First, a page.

Plame Scandal


"Let us forget for the moment that nuclear power spreads radioactive pollution, presents a target for terrorists and leaves us with waste that no government wants to handle...

"The first "even if" is a big one. Private insurers will not cover the risk [of nuclear accidents]. Three international conventions limit investors' liability and oblige governments to pick up the bill. According to a report commissioned by the European parliament, the costs of a large-scale nuclear accident range from $100bn to $6.6 trillion. They would have to be met by taxpayers...

"He begins by examining the terms of reference used by people such as King, who compare nuclear power "only with a central power plant burning coal or natural gas"... None of them can compete with windpower... let alone with two far cheaper resources: cogeneration of heat and power, and efficient use of electricity".

"Ten cents of investment, Lovins shows, will buy either 1 kilowatt-hour of nuclear electricity, 1.2-1.7 of windpower, 2.2-6.5 of small-scale cogeneration or up to 10 of energy efficiency...

"Already the market is voting with its wallet. "In 2004 alone," Lovins notes, "Spain and Germany each added as much wind capacity--2bn watts--as nuclear power is adding worldwide in each year of this decade." Although the nuclear industry in the US has guzzled 33 times as much government money as wind and has "enjoyed a regulatory system of its own design for a quarter century", it hasn't fulfilled a single new order from the electricity companies since 1973" (George Monbiot. "Scientific spin doctor." Guardian Weekkly, Nov. 4, 2005: 5).


"The indictment special prosecutor Patrick Fitzgerald unveiled the day his grand jury expired focused on four instances when Lews "Scooter" Libby, Vice President Cheney's chief of staff, allegedly lied to FBI agents or grand jurors about his role in the CIA leak affair. Fitzgerald outlined serious charges but did not address the central issues of the scandal, such as which administration official initially outed Valerie Wilson, née Plame, to columnist Bob Novak; how the leaker learned of her CIA position; why that person disseminated this classified information to one or more reporters; what Bush, Cheney and other officials knew about the leak (before and after it occurred); and why Bush and others at the White House at first denied Karl Rove and Libby were "involved", though both were (Rove reportedly confirmed the leak for Novak). The indictment did expose, without elaboration, Cheney's part in an effort to undermine Valerie Wilson's husband, who had challenged the Administration's misleading claim that Saddam Hussein had been shopping for weapons-grade uranium in Niger...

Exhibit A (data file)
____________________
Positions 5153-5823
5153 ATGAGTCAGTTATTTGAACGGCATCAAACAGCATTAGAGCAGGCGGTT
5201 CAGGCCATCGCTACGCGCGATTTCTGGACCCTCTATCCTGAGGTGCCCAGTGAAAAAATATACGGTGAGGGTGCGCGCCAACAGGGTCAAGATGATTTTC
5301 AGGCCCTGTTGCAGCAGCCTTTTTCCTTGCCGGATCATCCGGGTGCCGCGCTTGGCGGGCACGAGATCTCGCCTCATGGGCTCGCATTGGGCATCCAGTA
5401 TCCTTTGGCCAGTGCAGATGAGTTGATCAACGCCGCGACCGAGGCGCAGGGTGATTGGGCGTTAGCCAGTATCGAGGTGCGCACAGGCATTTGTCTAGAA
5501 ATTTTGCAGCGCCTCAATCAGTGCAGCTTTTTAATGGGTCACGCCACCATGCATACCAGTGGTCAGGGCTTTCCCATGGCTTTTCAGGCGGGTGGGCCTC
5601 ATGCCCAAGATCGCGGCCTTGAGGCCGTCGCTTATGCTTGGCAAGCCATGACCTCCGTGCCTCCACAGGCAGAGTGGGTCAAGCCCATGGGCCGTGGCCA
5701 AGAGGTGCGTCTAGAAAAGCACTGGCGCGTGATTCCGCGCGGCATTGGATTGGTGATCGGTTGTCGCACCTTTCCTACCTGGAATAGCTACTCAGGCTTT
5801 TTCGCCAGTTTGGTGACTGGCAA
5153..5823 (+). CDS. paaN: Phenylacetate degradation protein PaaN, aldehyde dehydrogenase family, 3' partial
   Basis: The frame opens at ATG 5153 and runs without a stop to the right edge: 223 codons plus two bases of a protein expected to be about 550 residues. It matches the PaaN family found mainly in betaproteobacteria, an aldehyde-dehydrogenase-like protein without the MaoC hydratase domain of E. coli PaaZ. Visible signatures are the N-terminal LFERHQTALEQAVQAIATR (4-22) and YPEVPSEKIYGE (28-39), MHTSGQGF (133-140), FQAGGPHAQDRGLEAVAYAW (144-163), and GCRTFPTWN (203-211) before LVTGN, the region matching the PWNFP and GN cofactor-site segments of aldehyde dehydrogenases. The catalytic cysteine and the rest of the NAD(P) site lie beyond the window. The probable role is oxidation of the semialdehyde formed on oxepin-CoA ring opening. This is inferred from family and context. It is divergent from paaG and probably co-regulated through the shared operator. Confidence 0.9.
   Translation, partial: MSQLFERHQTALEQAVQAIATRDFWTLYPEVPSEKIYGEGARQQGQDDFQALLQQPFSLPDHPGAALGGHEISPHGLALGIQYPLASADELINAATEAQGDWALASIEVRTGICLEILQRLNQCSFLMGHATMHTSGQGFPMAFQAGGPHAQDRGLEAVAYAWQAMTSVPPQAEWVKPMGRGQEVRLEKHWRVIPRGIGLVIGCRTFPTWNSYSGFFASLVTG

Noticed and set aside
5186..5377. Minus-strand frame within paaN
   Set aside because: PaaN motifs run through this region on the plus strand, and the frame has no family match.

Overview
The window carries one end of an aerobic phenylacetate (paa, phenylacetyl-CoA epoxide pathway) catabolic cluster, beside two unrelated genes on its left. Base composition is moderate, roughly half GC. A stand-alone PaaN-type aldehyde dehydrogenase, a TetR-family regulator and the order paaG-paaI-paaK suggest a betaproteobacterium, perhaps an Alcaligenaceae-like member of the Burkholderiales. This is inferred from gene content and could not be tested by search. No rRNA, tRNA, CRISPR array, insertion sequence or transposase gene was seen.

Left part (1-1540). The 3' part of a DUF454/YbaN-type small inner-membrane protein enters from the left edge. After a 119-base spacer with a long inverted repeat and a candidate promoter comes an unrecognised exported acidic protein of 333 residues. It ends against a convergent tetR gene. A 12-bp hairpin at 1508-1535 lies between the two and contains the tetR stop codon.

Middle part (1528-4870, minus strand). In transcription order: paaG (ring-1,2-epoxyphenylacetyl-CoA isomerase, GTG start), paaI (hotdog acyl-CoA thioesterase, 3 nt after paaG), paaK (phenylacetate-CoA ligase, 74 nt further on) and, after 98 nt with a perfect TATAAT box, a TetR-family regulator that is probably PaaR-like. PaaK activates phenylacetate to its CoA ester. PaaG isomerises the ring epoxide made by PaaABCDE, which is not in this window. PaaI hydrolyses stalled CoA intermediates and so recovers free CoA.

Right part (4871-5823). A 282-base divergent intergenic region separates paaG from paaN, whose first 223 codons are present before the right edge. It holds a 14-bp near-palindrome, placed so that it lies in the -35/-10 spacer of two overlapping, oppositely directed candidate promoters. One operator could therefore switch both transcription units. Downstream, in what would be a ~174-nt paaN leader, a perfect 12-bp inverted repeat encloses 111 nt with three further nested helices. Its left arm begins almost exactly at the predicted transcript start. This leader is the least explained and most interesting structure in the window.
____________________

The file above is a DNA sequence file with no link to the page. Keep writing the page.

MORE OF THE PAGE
"... the indictment.... also reveals that while Libby was gathering information on the Wilsons, the first indication he received that Valerie Wilson might be a covert officer came from Cheney. Why was he rooting out material on Valerie Wilson on his own? Who at the CIA told Cheney about her, and what did he or she say about her position?...

"Fitzgerald's investigation has not been the appropriate vehicle for discovering and disseminating the truth. Much more is needed. Democrats can call for Rove's dismissal. He did violate government rules on handling classified information and Bush's self-proclaimed ethics standards by sharing Valerie Wilson's CIA employment status with at least two reporters (Novak and Time's Matt Cooper). But Bush has stuck with Rove through thick and slime. Besides, firing him would be easier for Bush than disclosing the entire truth about the leak and the war" (David Corn. "After the Libby Indictment." The Nation, Nov. 21, 2005: 4).


"...a special counsel has reached directly into the White House and, for the first time since 1875, indicted an official who works there: the Vice President's chief of staff, Lewis Libby, who was trying to suppress the truth about the war by punishing a truth-teller, Ambassador Joseph Wilson...

"As the fantasy explodes, new aspects of the machinery of falsehood are being brought into view. The willful, concerted, energetic tenacity of the defense of fiction is notable. The twenty-two pages of Libby's indictment portray the office of the Vice President Cheney skillfully and relentlessly deploying all its resources to protect the single false allegation that Iraq was purchasing uranium in Niger before the war. Cheney and his team worked for weeks to marshal the information and minisinformation with which to smear Wilson" (Jonathan Schell. "Faith and Fraud." The Nation, Nov. 21, 2005: 11).


"... the indictment of I. Lewis Libby... After five years of one of the most arrogant and lawless Administrations in the nation's history, at last an ounce of accountability" (Matthew Rothschild. "The Hour of Indictment." The Progressive, Dec. 2005: 4).


Colby Glass, MLIS